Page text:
The COVID-19 pandemic has led to a deep global recession in 2020 and the recovery is likely to be partial and uneven, with some sectors and countries picking up faster than others, the International Monetary Fund (IMF) said on Monday.
In its G-20 report on strong, sustainable, balanced, and inclusive growth in 2020, the IMF noted that although there are tentative signs that the worst is over, uncertainty is still high as infections continue to increase.
It added that sustained, strong, and inclusive growth is unlikely to be attained until the pandemic is stifled with medical solutions.
“Moreover, while much is still to be learned about the post-pandemic world, the transition could entail a wave of bankruptcies and a reallocation of resources between sectors, with the skills needed for the expanding activities possibly different than those possessed by the jobless,” said the report.
On the other hand, climate change is likely to continue to disrupt growth, in particular in small disaster-prone economies, in the absence of strong adaptation and mitigation actions, according to the report.
Dealing with such challenges, the report called on policymakers to focus on ending the crisis and begin healing wounds, stressing that the utmost priority is to quickly end the health crisis, support economies and people, and pave the way for a recovery that is not only strong and durable, but that benefits all people.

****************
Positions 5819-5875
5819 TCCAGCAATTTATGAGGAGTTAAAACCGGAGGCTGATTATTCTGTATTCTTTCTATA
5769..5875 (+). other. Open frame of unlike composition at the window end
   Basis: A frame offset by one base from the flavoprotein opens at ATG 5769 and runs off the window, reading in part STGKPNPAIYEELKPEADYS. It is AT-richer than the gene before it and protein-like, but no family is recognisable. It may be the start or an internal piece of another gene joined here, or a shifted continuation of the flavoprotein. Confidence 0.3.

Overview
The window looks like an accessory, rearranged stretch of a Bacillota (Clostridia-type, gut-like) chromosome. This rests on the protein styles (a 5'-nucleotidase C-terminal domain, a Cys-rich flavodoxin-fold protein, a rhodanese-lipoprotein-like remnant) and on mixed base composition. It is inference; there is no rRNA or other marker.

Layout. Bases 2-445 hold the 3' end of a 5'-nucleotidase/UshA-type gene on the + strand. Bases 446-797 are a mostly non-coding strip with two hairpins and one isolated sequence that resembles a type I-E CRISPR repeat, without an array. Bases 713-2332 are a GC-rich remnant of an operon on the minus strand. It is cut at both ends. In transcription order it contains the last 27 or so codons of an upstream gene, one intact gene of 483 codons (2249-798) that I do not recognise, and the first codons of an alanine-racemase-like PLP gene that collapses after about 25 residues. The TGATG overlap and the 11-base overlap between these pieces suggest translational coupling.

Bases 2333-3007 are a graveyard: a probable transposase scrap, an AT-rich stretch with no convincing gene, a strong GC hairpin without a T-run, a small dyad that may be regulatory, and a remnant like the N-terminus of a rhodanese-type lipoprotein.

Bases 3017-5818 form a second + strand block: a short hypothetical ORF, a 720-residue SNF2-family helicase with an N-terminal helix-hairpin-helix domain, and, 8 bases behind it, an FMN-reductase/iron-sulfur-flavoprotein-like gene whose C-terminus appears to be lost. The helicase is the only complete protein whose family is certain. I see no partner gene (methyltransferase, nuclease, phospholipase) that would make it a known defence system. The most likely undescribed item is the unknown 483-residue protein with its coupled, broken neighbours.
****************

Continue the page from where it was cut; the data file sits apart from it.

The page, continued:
This requires providing ongoing support, containing the spread of the pandemic through ensuring widespread testing, contact tracing, social distancing, and the use of masks, the report added.
Moreover, monetary and financial-sector policies should remain accommodative and help support financial stability, and fiscal authorities will need to ensure that policy support is not withdrawn prematurely, as some discretionary measures expire, to help households, workers and companies, according to the report.
It also called for identifing well-targeted measures that can replace expiring ones and that can be introduced quickly if growth threatens to fall below baseline projections.
The report urged policymakers to expand in public investment in healthcare, education, and physical and digital infrastructure to promote recovery.
Additionally, structural reforms are also needed to address pre-pandemic gaps and to enable a positive transformation and limit scarring, as the crisis has revealed the need for greater digitisation, especially of government services, and reforms to insolvency regimes and debt resolution systems.
“Once the crisis is clearly abated, focus will need also to turn towards putting debt levels on a downward path to ensure longer-term debt sustainability and restore buffers,” stated the report.
It also called for enhancing access to opportunities, including taking decisive actions aimed to reverse the rise in poverty and income inequality caused by the pandemic, establishing wider social safety nets and expanding access to essential goods and services.
Furthermore, it is essential to enhance access for all to healthcare, high-quality education, financial services, and technology to help prevent a crisis-driven rise in inequality from becoming permanent and to lift aggregate demand as economies recover.